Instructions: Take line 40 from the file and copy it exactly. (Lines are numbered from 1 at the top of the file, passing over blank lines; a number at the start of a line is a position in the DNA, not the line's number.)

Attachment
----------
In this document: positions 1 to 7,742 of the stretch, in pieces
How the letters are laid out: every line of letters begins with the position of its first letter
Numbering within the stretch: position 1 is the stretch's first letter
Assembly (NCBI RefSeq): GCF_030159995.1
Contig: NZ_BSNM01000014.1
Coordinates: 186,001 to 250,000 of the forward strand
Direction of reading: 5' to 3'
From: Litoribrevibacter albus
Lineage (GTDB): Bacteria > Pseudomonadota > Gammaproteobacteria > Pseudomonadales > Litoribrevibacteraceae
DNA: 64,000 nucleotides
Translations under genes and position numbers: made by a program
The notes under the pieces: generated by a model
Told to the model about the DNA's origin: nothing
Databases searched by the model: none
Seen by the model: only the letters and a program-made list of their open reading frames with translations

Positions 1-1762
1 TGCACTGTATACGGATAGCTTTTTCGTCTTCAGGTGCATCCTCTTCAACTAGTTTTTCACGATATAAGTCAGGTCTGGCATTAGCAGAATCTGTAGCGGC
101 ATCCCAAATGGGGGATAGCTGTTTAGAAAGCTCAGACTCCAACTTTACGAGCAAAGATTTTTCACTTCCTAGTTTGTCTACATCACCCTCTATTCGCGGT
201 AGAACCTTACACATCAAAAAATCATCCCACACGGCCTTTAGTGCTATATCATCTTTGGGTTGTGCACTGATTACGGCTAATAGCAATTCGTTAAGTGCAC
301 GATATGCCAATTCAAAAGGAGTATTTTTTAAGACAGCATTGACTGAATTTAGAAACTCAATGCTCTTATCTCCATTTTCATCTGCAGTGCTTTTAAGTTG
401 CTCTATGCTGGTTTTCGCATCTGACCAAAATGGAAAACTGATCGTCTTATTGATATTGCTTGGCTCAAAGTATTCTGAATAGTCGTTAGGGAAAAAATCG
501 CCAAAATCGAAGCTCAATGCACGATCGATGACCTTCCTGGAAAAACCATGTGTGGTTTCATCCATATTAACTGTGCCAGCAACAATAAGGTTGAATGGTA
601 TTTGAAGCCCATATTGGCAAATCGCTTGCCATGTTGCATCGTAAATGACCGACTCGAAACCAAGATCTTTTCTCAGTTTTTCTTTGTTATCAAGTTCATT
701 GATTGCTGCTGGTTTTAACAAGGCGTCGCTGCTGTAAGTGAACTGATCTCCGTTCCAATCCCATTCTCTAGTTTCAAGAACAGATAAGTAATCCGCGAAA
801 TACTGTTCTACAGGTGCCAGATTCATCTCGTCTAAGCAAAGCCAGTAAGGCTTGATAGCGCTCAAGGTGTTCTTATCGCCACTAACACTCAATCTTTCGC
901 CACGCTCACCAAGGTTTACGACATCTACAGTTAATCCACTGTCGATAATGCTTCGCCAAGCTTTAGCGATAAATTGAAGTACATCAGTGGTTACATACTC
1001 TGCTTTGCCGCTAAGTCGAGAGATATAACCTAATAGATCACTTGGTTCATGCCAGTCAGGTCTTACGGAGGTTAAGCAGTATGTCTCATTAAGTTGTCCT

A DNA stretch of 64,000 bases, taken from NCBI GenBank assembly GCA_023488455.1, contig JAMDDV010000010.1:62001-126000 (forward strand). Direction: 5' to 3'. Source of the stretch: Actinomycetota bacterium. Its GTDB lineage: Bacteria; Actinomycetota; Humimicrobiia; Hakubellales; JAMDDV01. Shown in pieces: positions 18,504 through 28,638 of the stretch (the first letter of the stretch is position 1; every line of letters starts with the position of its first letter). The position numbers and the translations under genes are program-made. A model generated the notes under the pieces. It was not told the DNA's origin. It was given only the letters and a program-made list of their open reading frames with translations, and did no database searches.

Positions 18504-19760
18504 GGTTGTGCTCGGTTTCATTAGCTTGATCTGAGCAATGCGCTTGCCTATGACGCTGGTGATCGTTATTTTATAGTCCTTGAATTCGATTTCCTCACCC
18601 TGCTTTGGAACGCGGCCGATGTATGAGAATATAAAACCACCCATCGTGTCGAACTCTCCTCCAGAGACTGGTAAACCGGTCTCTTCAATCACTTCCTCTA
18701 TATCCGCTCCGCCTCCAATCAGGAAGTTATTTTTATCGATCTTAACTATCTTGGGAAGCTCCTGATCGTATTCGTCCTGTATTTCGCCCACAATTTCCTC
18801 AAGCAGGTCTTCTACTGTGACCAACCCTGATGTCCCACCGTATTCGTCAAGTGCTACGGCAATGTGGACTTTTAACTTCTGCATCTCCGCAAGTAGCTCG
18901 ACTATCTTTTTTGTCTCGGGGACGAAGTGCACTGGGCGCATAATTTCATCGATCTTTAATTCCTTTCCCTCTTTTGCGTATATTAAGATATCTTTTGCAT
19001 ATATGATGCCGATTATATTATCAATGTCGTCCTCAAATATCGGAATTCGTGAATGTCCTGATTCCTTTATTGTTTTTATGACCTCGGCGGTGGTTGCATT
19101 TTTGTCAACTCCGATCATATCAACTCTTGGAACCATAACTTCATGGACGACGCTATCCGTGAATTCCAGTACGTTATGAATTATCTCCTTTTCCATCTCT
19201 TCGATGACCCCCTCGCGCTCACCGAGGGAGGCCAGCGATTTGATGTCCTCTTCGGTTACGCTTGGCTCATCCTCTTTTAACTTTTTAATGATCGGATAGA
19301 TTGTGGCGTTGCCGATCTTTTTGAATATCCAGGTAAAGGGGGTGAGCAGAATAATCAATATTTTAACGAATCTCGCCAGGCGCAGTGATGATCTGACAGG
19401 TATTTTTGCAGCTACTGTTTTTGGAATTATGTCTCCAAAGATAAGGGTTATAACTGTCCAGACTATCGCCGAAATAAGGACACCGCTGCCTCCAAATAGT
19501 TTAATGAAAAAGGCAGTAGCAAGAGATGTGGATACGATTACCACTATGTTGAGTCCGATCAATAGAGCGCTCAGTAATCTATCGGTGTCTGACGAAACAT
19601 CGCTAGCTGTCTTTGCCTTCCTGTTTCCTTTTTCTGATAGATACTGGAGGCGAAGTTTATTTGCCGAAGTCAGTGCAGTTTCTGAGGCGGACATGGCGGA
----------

19501 TTAATGAAAAAGGCAGTAGCAAGAGATGTGGATACGATTACCACTATGTTGAGTCCGATCAATAGAGCGCTCAGTAATCTATCGGTGTCTGACGAAACAT